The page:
Alec Baldwin Fatally Shot a Crew Member With a Prop Gun—Here’s Why They’re Just as Dangerous

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After a tragic incident involving Alec Baldwin and a prop gun resulted in the death of cinematographer Halyna Hutchins, many are beginning to ask questions about the dangers of prop guns on film sets. How can something called a “prop gun” be deadly? What’s the difference between a prop gun and a real gun? And, if the gun was filled with blanks, how does someone end up being killed without a bullet?

These are all fair questions, especially for anyone who previously thought prop guns were harmless or “fake” versions of real guns to be used on movie sets. But Baldwin’s incident makes it clear that prop guns can be dangerous—and like real guns, firing one can still seriously injure or kill someone. On Thursday, October 21, the producer and actor “discharged” one such prop gun while on the set of his forthcoming film, Rust, in New Mexico. The film’s director of photography Halyna Hutchins was killed, whereas director Joel Souza, was injured and rushed to a nearby medical center. “According to investigators, it appears that the scene being filmed involved the use of a prop firearm when it was discharged,” a release from the sheriff’s office said at the time, per NBC. “Detectives are investigating how and what type of projectile was discharged.”

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Baldwin, for his part, offered a statement the morning following the deadly accident. “There are no words to convey my shock and sadness regarding the tragic accident that took the life of Halyna Hutchins, a wife, mother and deeply admired colleague of ours,” he said, according to TMZ. “I’m fully cooperating with the police investigation to address how this tragedy occurred. I am in touch with her husband, offering my support to him and his family. My heart is broken for her husband, their son, and all who knew and loved Halyna.”

While many details surrounding the fatal incident continue to be investigated, there are some clear facts to know about the kind of stage firearm involved in the accident. Keep on reading for some insights on prop guns and their potential dangers below.

What is a prop gun?

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Image: Adobe.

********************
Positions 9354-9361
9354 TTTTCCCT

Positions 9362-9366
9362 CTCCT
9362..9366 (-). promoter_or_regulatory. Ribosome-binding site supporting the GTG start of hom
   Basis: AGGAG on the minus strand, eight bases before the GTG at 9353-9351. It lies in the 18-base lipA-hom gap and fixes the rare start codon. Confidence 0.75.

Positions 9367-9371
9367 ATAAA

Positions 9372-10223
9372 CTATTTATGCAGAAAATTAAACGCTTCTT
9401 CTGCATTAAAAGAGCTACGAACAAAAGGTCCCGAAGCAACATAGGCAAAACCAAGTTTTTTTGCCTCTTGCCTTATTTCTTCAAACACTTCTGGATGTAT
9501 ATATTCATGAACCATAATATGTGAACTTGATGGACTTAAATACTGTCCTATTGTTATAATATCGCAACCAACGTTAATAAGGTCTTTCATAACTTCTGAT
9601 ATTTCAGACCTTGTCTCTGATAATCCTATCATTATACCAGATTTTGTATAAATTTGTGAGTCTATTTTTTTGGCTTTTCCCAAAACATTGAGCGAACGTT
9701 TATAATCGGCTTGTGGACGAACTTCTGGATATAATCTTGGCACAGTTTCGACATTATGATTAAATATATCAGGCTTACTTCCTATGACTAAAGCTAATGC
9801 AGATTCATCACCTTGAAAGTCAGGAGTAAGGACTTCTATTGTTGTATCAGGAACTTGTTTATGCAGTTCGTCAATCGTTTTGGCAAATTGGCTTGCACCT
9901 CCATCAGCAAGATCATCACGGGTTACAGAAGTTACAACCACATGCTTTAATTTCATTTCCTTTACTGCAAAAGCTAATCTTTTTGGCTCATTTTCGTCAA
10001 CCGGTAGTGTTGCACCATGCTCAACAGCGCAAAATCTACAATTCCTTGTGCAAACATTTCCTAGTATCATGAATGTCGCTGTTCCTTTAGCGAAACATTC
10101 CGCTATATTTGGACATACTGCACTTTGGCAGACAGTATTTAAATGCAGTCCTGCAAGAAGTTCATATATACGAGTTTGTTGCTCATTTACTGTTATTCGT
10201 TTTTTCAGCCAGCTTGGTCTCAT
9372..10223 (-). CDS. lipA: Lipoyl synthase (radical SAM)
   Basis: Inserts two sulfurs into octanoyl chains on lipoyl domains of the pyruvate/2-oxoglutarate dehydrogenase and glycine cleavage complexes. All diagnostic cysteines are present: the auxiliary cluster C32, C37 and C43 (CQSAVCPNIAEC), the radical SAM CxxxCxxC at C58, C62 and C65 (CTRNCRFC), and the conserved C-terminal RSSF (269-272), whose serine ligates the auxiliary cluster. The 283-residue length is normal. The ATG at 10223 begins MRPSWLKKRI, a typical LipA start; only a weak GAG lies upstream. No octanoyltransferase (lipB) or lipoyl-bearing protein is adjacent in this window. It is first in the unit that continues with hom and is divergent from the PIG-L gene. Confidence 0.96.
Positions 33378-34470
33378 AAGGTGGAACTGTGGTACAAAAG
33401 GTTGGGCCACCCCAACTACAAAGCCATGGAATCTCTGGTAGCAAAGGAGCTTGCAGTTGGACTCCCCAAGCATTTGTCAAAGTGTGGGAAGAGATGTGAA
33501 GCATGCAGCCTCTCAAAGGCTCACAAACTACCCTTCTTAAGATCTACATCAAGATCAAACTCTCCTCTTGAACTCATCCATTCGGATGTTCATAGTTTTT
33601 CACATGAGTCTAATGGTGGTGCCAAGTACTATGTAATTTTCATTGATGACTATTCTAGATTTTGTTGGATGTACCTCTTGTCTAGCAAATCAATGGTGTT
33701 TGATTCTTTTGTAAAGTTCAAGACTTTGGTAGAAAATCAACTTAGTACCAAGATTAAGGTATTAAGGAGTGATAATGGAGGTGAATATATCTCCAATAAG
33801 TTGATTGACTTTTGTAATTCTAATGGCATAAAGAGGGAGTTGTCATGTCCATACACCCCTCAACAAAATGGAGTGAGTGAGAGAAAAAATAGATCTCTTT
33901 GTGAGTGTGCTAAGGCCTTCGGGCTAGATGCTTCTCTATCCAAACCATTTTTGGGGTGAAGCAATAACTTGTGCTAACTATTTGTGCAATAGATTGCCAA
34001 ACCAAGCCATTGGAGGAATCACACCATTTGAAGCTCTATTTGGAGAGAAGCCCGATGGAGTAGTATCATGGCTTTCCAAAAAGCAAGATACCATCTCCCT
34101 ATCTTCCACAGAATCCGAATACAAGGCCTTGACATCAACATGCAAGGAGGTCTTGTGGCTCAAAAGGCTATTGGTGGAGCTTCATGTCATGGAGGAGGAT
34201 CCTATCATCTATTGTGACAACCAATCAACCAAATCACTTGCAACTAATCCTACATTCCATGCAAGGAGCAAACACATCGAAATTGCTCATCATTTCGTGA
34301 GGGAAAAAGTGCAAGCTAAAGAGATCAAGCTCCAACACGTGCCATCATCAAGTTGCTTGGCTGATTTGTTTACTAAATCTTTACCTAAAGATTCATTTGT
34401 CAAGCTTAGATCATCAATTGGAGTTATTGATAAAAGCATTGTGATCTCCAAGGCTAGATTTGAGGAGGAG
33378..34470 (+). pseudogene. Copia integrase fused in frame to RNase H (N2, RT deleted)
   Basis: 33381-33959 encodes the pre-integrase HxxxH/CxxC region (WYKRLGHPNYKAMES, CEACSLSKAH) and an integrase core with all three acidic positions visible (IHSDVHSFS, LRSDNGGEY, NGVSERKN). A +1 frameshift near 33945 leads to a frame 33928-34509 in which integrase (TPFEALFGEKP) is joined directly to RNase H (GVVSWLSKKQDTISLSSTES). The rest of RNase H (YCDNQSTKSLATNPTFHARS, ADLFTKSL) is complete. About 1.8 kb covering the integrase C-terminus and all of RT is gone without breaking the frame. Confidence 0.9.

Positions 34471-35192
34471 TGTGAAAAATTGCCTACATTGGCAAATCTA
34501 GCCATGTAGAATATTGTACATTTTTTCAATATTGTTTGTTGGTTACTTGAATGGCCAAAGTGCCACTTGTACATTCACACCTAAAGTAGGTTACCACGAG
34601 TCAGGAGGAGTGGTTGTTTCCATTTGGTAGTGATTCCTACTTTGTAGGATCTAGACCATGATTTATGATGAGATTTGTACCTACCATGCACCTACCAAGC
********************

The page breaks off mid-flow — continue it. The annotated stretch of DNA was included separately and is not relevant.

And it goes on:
Image: Adobe.

For many people, the term “prop gun” is often interpreted as a fake, non-functional version of a gun for the purposes of film, television and theater. However, this isn’t always the case. While it’s true that toy guns and replicas can be prop guns, the term also applies to real guns that are commonly used as props.

You may be wondering, of course, why on earth a real gun would be used as part of a performance and, to put it simply, the answer boils down to making things as realistic as possible. Unlike replicas, real guns have a different appearance and weight, which always results in holding them differently than a fake gun. Some directors prefer this natural approach, as it’s far more authentic for both the actor and the audiences watching their work. Usually, there are entire teams of experts and prop masters on set tasked with the preparation, storing and handling of prop guns—but that doesn’t mean they are no risks involved.

At the end of the day, these can still be used as weapons. Typically, real guns used as prop guns will be loaded with blanks for use in a performance. While this doesn’t necessarily sound dangerous, firing blanks can certainly cause injury, and even death, when shot at close range. But how?

Well, while blanks are not bullets, they still expel materials when shot. Keep in mind that the term “blank” is itself shorthand for the “blank cartridge” fed into the barrel of a gun. The cartridge itself has a casing, or shell, that is typically filled with some kind of propellant material, like gunpowder. In a real gun, a bullet is placed at the tip of this cartridge. Rather than using this metal projectile, however, prop guns can be filled with materials like cotton, paper or wax wadding.

When someone pulls the trigger, the gunpowder inside of a blank cartridge is still ignited with these materials, causing a blast of gas which would typically propel a bullet. In this case, actors can get that signature bang and recoil from the materials still being expelled from the gun. However, this means that anyone on the receiving end of a prop gun—even if it’s filled with blanks—is at risk of being seriously injured.

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